A "Wishing Well" at a bridal shower traditionally provides the bride-to-be with small household necessities and kitchen gadgets. Buy a wooden wishing well at a craft store or construct one out of a bucket, pot or basket. Most party stores offer bridal wishing wells for rent. Fill the center with gauzy fabric to obscure the deposited gifts from view. Alternatively, use a covered box, but ensure the lid opens completely. The wishing well may accompany the gifts purchased from a registry, or serve as the sole gifts for couples with a well-established household.
For a traditional theme, choose small household items. Etiquette expert Elizabeth Post suggests the long-standing choices of a wooden kitchen spoon, a spool of thread and needle or a bar of soap. Industrious brides also appreciate tape measures, small boxes of screws or nails or birthday candles for celebrating or fixing a sticking zipper. Choose small, but not extremely heavy items. Even if a bride owns a home before her marriage, a bushel of necessities prevents newlyweds from making a shopping trip the first task as a married couple. For an alternate theme, choose poems or written thoughts from the guests, or attach them to each gift.
Inform guests of the wishing well theme on the invitation. Set a monetary guideline for the items. Intended items should cost just a dollar or two. Advise guests whether to bring the item wrapped or unwrapped. Upon arrival, attach a ribbon to each small gift. Place it in the wishing well with the ribbon sticking out over the side of the well. If fabric fills the center of the well, the ribbon may lay in the upper layers.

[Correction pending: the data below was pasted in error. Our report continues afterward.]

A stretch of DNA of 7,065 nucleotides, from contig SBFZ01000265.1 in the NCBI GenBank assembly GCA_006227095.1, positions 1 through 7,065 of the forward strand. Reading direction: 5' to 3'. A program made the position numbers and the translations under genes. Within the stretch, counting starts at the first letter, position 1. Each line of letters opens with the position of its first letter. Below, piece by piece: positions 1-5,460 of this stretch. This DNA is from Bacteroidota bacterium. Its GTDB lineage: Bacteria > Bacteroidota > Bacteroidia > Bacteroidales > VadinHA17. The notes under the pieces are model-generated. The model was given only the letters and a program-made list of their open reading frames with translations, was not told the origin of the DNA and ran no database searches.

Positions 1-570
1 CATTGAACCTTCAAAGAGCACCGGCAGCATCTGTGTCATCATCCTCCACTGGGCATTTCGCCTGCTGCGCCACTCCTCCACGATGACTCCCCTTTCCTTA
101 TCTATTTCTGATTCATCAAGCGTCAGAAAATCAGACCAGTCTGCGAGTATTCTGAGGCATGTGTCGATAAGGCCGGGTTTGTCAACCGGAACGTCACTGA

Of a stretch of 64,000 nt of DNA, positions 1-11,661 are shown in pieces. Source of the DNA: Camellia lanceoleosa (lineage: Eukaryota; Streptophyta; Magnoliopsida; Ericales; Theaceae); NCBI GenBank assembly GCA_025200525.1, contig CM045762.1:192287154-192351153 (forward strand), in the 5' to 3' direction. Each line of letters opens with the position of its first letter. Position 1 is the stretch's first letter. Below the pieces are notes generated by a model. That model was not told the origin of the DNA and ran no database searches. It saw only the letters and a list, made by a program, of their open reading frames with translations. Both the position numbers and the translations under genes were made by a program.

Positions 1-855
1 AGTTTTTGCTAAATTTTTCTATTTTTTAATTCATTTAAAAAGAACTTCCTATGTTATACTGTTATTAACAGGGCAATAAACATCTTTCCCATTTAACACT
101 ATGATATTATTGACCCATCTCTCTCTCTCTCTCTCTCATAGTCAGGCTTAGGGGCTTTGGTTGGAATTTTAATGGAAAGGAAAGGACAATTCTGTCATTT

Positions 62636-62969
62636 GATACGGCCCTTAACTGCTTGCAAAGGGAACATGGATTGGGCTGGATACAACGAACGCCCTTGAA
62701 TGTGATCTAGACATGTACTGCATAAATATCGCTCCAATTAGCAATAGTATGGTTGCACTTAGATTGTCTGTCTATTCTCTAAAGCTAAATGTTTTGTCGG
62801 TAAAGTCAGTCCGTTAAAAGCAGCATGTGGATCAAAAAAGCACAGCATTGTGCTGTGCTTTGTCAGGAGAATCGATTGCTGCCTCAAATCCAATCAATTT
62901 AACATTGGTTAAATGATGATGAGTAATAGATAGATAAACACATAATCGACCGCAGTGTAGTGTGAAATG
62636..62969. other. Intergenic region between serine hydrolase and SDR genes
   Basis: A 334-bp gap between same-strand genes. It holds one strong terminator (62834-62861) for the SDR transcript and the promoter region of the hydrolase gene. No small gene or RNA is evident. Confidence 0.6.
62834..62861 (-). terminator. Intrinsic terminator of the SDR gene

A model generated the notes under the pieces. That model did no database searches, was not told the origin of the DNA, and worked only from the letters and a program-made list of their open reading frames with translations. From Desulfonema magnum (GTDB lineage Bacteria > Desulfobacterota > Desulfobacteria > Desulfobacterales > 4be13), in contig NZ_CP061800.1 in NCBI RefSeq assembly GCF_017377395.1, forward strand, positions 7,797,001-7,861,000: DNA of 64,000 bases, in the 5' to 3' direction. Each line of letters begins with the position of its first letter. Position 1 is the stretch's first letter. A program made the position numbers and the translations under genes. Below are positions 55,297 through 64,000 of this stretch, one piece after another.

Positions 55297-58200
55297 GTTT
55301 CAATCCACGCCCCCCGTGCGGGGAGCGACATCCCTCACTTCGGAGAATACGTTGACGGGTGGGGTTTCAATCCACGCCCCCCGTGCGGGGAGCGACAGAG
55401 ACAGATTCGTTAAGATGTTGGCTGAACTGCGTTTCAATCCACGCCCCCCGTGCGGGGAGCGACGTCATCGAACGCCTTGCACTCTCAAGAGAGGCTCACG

The bride may go through the gifts at a later time. However, it provides entertainment when she fishes in the well. To reveal the gifts, she pulls on one ribbon at a time and fishes the gift up. Announce each item to guests. A guessing game may emerge to determine a giver's identity. Laughter or tears may flow if guests attached a sentiment with each trinket.
When an established couple marries, they may appreciate money in lieu of gifts. Traditional etiquette considers asking for cash a faux pas. A few exceptions exist. A couple in their 60s (or older) likely will not need household gadgets and dust collectors but may, in fact, appreciate money to splurge on a trip. If a couple will live on a fixed income, extra money funds a nice dinner out or covers future emergencies. While asking for money for the actual wedding may discourage guests who want to give family photos or an heirloom, a wishing well provides a special circumstance. As a departure from a stack of cards, fill the wishing well up with one- or five- dollar bills. The practice prevents a giving competition, as no one knows who gave the most. The many bills also makes the wishing well overflow.
- "Emily Post's Etiquette: A Guide to Modern Manners"; Elizabeth Post; 1984
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